The Rich Life On a Budget

25 Advantages to Middle Age

According to my scientific research (also known as Googling “how old is middle age”), middle age is anywhere between 35 and 65 depending on who you consult. Most resources identify the middle aged years at around 40 to 60.

At 43, I am middle aged. Those two words used to scare the you-know-what out of me. But it’s not such an ugly, frightening term. In fact, it simply and succinctly describes a stage of our lives. I am not young. I am not old. I am in the middle. And I like it here. It’s certainly better than the alternative.

However, I can’t ignore that middle age is a difficult time for many of us. How can it not be? We see our bodies aging and changing in unpleasant ways, health issues surface, some people care for their elderly parents, and we begin to realize with more clarity than ever before that we are all mortal.

While I recognize and understand that middle age has its challenges, it has its advantages, too. Here are 25 advantages to Middle Age that I experience:

1) I accept and quite like who I am.

2) For some of us, our kids are older which allows for more freedom. The days of spending hours driving all over town, nagging them to do homework and clean their rooms, attending endless sporting and club events, doling out time-outs and restrictions, packing lunches and making kid-friendly dinners are gone. Nowadays, I enjoy spending time with my older kids and treating them like adults; though I will always maintain my parental role.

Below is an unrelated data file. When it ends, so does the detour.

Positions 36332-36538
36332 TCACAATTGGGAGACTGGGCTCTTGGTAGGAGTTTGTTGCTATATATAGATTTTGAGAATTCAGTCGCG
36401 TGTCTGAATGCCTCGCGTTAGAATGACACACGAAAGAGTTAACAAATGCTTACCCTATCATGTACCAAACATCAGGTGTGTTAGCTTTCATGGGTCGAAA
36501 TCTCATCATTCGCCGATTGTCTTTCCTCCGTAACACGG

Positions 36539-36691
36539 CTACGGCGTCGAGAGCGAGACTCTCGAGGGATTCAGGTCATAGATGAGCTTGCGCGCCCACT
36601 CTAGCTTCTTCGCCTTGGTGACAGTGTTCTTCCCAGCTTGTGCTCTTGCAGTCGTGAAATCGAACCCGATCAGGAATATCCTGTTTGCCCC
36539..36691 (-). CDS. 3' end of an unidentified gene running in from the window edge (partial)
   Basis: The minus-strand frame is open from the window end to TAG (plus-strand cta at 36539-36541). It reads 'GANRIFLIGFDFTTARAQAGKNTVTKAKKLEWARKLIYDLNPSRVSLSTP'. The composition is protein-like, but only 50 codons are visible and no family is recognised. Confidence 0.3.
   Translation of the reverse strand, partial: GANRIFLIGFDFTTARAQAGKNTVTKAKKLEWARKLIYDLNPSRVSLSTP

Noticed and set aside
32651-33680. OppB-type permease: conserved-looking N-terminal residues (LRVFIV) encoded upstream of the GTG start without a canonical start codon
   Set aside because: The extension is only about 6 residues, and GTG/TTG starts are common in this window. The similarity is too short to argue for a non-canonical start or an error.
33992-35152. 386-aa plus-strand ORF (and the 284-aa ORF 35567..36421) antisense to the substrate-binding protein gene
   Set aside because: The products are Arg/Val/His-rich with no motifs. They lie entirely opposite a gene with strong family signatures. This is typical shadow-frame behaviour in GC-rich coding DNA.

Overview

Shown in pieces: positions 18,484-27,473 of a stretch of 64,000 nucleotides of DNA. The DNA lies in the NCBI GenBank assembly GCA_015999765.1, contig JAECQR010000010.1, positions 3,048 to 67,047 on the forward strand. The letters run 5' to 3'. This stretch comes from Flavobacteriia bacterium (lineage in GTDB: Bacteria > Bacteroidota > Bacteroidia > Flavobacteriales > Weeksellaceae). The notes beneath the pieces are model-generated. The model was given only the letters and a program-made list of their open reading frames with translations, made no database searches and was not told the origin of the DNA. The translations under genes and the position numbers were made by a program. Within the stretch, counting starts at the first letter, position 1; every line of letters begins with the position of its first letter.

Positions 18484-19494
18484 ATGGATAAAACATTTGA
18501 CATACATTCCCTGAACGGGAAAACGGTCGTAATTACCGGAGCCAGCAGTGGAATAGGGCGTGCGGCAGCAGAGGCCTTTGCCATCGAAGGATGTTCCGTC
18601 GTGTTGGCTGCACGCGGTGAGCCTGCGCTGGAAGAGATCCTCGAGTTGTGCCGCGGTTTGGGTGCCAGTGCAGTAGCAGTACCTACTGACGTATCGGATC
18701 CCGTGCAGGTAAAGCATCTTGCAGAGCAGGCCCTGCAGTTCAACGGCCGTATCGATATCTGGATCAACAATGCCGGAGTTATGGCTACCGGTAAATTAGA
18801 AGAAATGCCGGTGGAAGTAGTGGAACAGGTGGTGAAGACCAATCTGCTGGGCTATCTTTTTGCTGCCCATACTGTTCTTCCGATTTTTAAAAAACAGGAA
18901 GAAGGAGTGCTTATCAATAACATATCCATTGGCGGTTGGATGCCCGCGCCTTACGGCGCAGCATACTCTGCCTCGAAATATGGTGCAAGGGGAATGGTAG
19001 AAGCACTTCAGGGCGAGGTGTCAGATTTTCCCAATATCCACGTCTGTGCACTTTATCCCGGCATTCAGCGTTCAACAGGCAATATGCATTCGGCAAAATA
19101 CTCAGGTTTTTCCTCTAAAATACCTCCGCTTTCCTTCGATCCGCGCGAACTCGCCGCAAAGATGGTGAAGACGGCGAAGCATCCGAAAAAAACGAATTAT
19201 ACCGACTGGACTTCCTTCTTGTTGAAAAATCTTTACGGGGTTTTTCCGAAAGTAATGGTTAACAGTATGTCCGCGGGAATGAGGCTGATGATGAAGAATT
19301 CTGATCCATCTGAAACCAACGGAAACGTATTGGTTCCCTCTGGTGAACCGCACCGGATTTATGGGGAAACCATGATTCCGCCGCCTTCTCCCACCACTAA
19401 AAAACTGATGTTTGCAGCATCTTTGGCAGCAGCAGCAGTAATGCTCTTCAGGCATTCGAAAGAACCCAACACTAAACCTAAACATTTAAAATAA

3) I have experimented with many different hair cuts and hair colors to know what looks best.

4) I don’t spend as much time concerning myself with what strangers and acquaintances think of me.

5) I strive to be a more polite and respectful person in my older age: responding to RSVP’s in a timely manner, sending thank you notes for gifts received or when someone does something nice for me, and arriving to a party with a hostess gift.

6) I can sniff out liars and fakes.

7) I finally understand that time is not in endless supply and I choose more carefully how I use mine.

8) Although finances are always a bit of a worry in this economy, the Rothschilds we are not, the amount and degree of worry about money has diminished greatly. I feel at ease knowing that we are doing all that we can to make certain we will have a secure future.

9) I exercise to feel good and to benefit my health, not to fit into a size 6 dress.

10) My curiosity is at its peak. Wanting to learn and explore and explain and discover is a priority and a joy.

11) Many old friendships continue to improve with time, while new friendships are more exciting than they used to be and often more genuine.

12) I believe I look good for my age. Whether anyone tells me I am is beside the point. I believe it. That is all that matters.

13) I finally figured out that my thoughts, be them positive or negative, structure and determine each day.

14) Living more frequently in the moment is a useful and rewarding skill that brings contentment and joy.

15) I know when to keep my opinions to myself and when to express them.

16) Good posture is not just something my mother nagged me about. That and a smile are my most beautiful and valuable accessories.